Dementia is a cruel disease, robbing sufferers of their personality and their dignity. My father, intensely private, a man of few words, with a past packed with adventure, globe trotting, fine wine and fast cars* disappeared. Just weeks after Mum's death he changed almost overnight. Haunted by hallucinations and terrified, he'd turn up on our doorstep begging us to help him to get the intruders out of his house. He'd ring the police in the middle of the night, convinced that Mum was being held captive in the house next door and that I was part of the plot. Neighbours and visitors would complain about his odd behaviour.
The day I spent with a team of medical staff and social workers, trying to calm him while he ranted, raved and foamed at the mouth, culminating ten hours later with him being sectioned under the Mental Heath Act as being a danger to himself, taken away against his will and held in a psychiatric ward, is the day I finally felt like a grown-up.
After weeks of tests his condition was recognised as dementia rather than schizophrenia. His behaviour was modified with drugs and he was eventually calm enough to be transferred to a nursing home for his own safety, never again to return home. There he was cared for, treasured by the staff and treated with love and respect but the person we visited wasn't Dad. The man who disliked physical contact, popular music, commercial television, baked beans and sweet tea relished full English Breakfasts in front of This Morning, he'd hold hands with the staff, sway to songs on Radio Two and drink mugs of tea with three sugars. At first he vaguely recognised my brother and Jon but with me he was clueless, getting agitated and wandering off, preferring to march up and down the corridor in his own world.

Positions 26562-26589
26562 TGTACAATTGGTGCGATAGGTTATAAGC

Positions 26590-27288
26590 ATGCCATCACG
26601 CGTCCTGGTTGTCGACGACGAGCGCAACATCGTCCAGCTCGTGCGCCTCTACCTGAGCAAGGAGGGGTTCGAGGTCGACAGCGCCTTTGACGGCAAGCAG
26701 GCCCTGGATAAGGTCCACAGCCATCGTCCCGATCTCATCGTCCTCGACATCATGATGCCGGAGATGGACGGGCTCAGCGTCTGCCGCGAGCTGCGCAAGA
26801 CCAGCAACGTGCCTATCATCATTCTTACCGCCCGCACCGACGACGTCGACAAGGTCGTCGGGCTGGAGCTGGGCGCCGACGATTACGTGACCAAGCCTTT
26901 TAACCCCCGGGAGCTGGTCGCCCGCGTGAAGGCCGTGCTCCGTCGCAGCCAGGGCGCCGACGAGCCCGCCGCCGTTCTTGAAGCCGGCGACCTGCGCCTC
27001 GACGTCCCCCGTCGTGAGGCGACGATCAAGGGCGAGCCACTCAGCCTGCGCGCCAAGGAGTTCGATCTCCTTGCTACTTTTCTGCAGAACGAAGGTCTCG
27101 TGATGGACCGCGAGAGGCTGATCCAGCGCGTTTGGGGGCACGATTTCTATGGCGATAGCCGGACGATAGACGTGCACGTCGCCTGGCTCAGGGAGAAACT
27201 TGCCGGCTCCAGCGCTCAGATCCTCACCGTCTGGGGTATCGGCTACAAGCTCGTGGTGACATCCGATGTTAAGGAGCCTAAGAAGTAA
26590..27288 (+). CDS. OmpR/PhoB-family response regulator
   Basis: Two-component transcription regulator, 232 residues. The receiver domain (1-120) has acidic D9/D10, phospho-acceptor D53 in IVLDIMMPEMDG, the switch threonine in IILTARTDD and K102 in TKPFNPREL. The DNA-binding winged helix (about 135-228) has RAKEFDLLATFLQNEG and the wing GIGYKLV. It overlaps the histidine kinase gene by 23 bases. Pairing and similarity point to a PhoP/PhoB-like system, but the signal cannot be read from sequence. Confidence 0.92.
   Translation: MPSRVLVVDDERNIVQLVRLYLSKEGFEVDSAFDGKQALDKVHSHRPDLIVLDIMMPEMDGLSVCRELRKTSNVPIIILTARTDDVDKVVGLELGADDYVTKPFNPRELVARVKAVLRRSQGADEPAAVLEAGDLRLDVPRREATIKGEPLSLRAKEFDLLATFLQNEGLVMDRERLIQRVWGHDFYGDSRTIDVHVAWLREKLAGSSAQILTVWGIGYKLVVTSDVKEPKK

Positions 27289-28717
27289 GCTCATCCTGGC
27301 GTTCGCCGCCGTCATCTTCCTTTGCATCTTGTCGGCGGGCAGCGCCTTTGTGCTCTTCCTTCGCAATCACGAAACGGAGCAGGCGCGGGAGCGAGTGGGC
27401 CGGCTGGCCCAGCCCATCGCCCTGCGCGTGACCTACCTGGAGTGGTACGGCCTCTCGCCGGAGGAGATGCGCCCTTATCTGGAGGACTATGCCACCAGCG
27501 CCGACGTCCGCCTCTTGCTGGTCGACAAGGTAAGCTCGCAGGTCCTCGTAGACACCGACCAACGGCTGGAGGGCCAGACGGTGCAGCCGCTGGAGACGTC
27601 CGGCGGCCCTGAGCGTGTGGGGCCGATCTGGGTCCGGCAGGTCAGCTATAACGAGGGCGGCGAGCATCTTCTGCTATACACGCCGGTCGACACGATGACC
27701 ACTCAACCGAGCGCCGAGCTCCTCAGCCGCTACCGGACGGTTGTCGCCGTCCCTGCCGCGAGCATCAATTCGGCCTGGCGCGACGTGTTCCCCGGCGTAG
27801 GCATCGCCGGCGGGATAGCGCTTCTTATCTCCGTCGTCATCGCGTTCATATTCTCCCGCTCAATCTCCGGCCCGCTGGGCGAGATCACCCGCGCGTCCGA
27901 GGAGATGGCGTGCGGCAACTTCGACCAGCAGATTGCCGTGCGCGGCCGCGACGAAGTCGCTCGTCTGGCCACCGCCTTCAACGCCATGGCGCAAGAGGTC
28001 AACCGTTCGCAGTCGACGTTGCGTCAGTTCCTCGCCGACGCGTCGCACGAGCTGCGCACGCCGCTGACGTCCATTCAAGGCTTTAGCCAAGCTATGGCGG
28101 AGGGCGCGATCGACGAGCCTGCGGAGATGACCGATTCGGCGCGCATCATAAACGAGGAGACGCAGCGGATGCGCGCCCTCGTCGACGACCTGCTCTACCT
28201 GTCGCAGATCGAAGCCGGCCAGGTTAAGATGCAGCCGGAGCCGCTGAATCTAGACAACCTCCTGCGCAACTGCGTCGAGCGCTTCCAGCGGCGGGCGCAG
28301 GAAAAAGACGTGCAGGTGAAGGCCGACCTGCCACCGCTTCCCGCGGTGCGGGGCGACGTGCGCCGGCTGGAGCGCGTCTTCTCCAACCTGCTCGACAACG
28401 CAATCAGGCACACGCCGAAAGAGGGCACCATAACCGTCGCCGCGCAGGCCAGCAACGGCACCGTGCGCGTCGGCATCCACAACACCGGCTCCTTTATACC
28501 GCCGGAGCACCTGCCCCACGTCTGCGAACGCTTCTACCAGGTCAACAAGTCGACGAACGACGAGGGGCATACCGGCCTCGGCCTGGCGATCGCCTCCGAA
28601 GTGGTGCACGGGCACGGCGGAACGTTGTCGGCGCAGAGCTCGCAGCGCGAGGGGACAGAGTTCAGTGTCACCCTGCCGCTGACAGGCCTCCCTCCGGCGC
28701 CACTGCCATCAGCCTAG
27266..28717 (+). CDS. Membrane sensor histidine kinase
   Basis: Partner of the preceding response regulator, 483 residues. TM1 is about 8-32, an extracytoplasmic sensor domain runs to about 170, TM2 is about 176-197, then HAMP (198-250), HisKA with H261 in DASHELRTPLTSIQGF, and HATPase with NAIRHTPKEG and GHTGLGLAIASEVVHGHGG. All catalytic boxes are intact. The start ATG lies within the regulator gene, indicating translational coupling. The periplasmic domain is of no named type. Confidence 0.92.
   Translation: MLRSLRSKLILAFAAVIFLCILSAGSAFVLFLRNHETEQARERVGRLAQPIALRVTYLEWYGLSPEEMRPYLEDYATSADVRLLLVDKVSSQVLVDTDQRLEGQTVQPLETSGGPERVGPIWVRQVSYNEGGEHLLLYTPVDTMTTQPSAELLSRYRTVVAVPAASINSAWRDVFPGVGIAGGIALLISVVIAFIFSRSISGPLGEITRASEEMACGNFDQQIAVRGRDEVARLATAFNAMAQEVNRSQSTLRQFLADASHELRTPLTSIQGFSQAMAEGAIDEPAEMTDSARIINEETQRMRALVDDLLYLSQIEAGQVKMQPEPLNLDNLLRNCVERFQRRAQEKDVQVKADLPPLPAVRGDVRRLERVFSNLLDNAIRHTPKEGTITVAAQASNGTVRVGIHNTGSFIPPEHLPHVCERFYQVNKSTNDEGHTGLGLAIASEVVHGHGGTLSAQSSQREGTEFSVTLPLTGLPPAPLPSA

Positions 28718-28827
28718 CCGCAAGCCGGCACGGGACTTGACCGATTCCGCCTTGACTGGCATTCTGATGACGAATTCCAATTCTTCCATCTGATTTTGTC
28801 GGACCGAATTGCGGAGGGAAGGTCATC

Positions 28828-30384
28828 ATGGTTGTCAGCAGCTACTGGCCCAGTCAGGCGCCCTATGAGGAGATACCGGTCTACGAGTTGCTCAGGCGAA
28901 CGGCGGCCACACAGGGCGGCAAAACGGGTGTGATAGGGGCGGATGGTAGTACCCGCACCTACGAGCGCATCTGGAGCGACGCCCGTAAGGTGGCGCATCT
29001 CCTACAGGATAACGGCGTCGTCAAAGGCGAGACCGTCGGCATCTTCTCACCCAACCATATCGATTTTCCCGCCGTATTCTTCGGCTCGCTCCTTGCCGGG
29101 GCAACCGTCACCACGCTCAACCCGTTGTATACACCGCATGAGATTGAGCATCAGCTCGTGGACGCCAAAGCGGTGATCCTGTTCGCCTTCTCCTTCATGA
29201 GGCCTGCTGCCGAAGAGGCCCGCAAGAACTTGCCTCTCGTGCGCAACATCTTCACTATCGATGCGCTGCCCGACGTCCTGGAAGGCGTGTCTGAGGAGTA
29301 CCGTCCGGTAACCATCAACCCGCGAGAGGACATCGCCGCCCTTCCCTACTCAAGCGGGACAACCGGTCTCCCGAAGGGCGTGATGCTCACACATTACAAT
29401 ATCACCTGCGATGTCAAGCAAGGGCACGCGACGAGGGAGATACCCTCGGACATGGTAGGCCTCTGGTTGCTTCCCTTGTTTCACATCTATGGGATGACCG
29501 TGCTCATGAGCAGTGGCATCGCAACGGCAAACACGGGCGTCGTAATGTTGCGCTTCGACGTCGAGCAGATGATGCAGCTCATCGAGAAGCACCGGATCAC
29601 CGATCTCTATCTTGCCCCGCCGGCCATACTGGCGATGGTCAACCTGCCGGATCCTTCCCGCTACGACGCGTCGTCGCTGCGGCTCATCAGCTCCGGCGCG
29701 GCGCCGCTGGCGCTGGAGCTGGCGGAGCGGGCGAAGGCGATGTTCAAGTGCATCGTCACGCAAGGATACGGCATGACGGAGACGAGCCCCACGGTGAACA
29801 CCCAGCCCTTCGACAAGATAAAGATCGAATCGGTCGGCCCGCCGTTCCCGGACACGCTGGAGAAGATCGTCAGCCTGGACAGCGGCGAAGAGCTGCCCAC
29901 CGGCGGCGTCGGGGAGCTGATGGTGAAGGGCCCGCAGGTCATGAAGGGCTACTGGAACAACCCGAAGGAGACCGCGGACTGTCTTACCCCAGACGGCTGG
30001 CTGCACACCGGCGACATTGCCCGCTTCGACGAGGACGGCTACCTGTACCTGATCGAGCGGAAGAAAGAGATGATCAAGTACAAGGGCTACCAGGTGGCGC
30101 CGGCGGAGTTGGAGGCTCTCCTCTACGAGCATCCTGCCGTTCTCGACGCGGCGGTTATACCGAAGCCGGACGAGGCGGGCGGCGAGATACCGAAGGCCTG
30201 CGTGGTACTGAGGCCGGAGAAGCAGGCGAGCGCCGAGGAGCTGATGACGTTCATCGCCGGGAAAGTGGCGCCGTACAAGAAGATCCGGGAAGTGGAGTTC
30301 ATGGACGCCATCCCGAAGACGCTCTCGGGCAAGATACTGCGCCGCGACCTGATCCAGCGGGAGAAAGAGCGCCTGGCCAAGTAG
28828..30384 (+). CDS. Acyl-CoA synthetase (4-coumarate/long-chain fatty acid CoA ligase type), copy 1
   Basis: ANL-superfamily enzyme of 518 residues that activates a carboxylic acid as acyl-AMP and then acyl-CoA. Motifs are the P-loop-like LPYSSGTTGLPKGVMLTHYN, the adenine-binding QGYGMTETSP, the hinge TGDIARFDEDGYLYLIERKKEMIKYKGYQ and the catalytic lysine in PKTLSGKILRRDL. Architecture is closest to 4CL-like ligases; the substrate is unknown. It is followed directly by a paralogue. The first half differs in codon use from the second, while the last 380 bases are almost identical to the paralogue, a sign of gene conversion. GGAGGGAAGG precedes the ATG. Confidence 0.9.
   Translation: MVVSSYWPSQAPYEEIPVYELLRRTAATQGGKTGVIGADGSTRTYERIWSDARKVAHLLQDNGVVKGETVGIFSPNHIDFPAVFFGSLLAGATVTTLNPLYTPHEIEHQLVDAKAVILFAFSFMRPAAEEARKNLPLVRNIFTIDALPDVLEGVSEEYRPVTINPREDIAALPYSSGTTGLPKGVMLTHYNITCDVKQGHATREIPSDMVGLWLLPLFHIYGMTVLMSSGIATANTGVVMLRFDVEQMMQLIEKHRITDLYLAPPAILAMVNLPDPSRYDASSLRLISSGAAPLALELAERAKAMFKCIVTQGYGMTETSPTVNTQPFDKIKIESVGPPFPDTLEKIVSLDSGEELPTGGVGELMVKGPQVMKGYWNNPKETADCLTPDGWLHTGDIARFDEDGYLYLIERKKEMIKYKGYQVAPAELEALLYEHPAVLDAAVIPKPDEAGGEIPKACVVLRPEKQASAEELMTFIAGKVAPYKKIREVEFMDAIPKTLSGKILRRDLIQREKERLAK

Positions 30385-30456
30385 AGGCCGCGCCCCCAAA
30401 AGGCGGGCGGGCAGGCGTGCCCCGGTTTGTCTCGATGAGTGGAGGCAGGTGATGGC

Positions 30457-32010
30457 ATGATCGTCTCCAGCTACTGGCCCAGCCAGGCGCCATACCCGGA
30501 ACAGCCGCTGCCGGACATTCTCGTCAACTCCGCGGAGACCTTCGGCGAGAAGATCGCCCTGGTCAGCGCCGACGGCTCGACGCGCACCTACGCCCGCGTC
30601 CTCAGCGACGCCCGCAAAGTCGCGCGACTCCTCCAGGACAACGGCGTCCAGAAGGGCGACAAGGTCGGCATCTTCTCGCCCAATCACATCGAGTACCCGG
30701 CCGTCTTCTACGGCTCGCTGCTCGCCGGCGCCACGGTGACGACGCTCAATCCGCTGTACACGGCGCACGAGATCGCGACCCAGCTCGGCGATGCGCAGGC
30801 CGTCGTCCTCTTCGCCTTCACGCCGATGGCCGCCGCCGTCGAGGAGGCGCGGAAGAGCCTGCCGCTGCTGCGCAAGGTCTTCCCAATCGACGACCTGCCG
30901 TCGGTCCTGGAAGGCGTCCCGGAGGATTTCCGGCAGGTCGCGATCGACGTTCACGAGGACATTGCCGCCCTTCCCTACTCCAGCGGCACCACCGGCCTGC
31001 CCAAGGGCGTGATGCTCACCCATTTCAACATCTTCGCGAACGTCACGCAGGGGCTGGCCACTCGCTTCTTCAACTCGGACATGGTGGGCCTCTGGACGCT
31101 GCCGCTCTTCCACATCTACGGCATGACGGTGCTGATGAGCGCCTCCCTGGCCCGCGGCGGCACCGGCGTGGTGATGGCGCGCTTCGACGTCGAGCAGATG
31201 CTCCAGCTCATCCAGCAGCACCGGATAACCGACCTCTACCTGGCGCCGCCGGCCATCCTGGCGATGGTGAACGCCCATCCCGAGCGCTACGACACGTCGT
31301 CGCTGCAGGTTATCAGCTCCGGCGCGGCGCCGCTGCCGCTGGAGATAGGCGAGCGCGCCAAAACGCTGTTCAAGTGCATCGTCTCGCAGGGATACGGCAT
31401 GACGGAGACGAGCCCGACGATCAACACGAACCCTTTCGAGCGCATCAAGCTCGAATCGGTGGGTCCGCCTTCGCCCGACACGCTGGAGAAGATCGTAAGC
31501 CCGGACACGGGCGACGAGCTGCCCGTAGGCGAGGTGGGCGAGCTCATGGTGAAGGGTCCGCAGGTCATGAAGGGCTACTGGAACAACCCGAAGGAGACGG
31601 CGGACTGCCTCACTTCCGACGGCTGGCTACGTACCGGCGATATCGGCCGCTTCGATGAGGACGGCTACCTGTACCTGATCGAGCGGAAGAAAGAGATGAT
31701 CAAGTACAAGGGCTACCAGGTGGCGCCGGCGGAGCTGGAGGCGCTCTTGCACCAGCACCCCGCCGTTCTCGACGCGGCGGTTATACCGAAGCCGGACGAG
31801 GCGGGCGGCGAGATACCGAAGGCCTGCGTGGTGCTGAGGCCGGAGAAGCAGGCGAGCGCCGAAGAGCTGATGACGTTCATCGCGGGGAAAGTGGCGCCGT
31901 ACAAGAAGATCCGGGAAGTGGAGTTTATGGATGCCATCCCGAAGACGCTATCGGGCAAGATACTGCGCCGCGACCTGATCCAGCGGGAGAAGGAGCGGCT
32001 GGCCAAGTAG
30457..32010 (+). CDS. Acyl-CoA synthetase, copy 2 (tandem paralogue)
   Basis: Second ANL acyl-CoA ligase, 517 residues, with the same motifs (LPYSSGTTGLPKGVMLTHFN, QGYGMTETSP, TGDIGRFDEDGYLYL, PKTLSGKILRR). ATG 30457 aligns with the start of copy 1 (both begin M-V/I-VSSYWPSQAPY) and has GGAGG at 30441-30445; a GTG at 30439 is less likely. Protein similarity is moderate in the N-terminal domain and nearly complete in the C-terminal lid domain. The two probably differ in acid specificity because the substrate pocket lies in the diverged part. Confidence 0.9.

Over the last five years his condition continued to deteriorate. Conversation was impossible and if he sat still long enough he'd simply mutter a jumble of words, often related to the RAF, Interpol, missed flights and border control. The staff suspected he was once involved in some form of military intelligence, something we'll never now know.
Towards the end he stopped eating and refused to leave his bed. For the last month he hadn't opened his eyes or even spoken.
How do I feel? Is it awful to say that I'm relieved? For the last fortnight I've gasped every time the phone rung, fearing the inevitable. Finally that awful knot in my stomach has unravelled, the overwhelming sense of guilt that I don't visit him as often as I should and the feeling of utter powerless when I did and he turned his back on me and walked away.
My Dad died today but we lost my father five years ago.
Norman Ernest Brearley
29th May, 1929 - 1st October, 2015
* Dad's adventurous past HERE